To date Cornell has submitted 58 proposals for a piece of the American Recovery and Reinvestment Act (ARRA), otherwise known as the federal stimulus package; and 40 more are already in the pipeline, with many more to follow.
Now that the first major ARRA-funded project at Cornell -- a new Energy Frontier Research Center -- has been announced, other researchers and support staff are gearing up for a busy summer of grant proposal deadlines, according to Robert Buhrman, senior vice provost for research and the J.E. Sweet Professor in Applied and Engineering Physics.
But the new opportunities will come with significant challenges, he said. From the process for submitting proposals, which is subject to sudden changes and crashing Web servers, to meticulous reporting and tracking requirements for each grant recipient, administrative duties will build up quickly. Managing those tasks without taking away from the research -- particularly in a time when the university is shrinking its administrative staff -- will be difficult.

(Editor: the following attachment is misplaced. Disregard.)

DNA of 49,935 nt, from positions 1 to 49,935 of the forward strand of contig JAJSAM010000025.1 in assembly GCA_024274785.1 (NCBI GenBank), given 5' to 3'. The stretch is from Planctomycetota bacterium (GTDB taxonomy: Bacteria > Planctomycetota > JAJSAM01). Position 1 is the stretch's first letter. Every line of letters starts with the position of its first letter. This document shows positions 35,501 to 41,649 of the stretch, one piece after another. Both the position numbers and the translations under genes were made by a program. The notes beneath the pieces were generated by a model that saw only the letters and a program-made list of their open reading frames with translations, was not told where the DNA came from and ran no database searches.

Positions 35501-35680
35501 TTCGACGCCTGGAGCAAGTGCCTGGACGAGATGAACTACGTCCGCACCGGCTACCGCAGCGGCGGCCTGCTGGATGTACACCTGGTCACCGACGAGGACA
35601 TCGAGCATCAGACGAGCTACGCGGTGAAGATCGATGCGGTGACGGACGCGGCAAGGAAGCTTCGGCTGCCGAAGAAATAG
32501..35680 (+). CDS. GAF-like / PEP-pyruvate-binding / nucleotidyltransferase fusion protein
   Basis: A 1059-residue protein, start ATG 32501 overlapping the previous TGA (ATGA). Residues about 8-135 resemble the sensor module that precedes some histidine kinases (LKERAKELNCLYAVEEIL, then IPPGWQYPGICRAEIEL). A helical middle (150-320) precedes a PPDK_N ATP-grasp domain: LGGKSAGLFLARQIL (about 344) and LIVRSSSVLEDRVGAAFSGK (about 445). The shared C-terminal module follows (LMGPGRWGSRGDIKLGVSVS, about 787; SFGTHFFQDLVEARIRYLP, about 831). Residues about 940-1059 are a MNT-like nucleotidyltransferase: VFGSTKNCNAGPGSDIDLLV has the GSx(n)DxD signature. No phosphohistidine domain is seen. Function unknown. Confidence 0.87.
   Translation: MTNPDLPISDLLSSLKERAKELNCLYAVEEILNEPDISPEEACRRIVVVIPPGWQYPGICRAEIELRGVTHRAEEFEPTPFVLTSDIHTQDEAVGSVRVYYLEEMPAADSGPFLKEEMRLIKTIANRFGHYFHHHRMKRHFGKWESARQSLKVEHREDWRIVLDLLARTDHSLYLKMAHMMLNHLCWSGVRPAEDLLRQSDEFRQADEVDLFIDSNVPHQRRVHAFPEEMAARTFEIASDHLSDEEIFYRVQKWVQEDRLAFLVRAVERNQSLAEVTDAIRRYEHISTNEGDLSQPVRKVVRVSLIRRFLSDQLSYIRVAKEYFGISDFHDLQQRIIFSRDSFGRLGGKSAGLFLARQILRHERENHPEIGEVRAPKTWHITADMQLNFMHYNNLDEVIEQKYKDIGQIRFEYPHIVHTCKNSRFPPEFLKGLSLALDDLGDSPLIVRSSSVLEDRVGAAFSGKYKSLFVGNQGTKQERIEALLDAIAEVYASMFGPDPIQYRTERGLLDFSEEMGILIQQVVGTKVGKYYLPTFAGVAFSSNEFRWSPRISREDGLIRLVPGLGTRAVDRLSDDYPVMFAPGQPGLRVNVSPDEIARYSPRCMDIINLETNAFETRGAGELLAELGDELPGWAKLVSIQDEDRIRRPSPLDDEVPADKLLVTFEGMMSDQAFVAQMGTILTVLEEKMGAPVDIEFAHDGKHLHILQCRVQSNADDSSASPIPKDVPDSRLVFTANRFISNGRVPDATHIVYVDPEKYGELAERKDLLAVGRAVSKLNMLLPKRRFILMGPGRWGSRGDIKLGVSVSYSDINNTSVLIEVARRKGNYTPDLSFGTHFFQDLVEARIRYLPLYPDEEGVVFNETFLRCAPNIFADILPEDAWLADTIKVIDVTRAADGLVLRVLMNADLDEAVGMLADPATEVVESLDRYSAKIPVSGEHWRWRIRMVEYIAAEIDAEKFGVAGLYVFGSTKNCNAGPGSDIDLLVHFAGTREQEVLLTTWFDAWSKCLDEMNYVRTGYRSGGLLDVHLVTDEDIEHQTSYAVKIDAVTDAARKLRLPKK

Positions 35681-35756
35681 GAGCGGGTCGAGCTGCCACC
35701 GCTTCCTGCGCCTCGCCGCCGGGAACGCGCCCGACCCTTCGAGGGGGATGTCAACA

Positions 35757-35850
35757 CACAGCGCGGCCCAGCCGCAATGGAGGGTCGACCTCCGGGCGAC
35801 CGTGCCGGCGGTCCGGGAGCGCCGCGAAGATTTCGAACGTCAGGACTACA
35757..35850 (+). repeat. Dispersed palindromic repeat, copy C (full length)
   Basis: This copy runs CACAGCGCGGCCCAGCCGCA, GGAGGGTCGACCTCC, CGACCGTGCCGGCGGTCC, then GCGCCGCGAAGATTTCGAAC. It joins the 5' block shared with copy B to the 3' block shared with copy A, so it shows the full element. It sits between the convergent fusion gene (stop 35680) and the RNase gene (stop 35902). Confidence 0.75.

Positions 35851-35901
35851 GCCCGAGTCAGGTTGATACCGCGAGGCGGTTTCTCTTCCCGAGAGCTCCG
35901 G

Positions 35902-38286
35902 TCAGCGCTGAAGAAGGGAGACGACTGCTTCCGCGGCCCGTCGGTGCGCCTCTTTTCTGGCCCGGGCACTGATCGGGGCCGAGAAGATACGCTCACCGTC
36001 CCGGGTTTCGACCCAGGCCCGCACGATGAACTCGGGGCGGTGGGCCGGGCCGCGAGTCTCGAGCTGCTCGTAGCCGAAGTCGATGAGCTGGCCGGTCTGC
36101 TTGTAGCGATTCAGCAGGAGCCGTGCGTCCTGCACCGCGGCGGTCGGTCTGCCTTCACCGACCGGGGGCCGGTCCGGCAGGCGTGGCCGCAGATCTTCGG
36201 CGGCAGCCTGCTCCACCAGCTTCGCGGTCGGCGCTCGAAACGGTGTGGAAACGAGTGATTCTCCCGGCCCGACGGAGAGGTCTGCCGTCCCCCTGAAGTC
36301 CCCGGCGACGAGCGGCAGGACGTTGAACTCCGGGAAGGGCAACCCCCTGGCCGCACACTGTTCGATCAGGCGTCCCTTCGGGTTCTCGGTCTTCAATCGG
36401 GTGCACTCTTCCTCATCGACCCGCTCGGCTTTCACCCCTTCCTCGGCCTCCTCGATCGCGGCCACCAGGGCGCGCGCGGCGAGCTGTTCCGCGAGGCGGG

One solution could be to use pooled money from several grants to fund a single position dedicated to ARRA grants administration.
"To pay for that without having other cuts elsewhere, we're asking the faculty to write this into the budget," Buhrman said.
But, he said, the hurdles are surmountable. So despite "being known as a pessimist," he said, he is optimistic about the impact of stimulus funding for research.
"It's going to be a very interesting and very hectic time. I think Cornell will get its share [of the increased funding] ... and that will enable us to do research and train the next generation of scientists and engineers, which is a big part of what we're here to do," he said.